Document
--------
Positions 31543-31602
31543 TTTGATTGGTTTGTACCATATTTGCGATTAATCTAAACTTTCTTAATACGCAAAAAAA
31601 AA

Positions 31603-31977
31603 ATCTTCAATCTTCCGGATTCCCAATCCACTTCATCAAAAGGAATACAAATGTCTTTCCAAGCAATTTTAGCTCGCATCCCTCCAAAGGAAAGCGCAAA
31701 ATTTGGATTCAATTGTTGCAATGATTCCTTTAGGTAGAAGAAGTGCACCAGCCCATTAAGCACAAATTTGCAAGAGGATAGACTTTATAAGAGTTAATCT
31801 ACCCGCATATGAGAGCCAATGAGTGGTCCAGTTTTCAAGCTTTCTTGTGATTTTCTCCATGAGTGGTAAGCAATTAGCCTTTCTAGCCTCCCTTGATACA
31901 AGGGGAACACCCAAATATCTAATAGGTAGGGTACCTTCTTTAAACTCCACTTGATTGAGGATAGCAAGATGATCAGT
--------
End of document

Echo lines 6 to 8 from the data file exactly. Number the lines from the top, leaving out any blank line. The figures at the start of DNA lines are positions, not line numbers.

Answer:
31701 ATTTGGATTCAATTGTTGCAATGATTCCTTTAGGTAGAAGAAGTGCACCAGCCCATTAAGCACAAATTTGCAAGAGGATAGACTTTATAAGAGTTAATCT
31801 ACCCGCATATGAGAGCCAATGAGTGGTCCAGTTTTCAAGCTTTCTTGTGATTTTCTCCATGAGTGGTAAGCAATTAGCCTTTCTAGCCTCCCTTGATACA
31901 AGGGGAACACCCAAATATCTAATAGGTAGGGTACCTTCTTTAAACTCCACTTGATTGAGGATAGCAAGATGATCAGT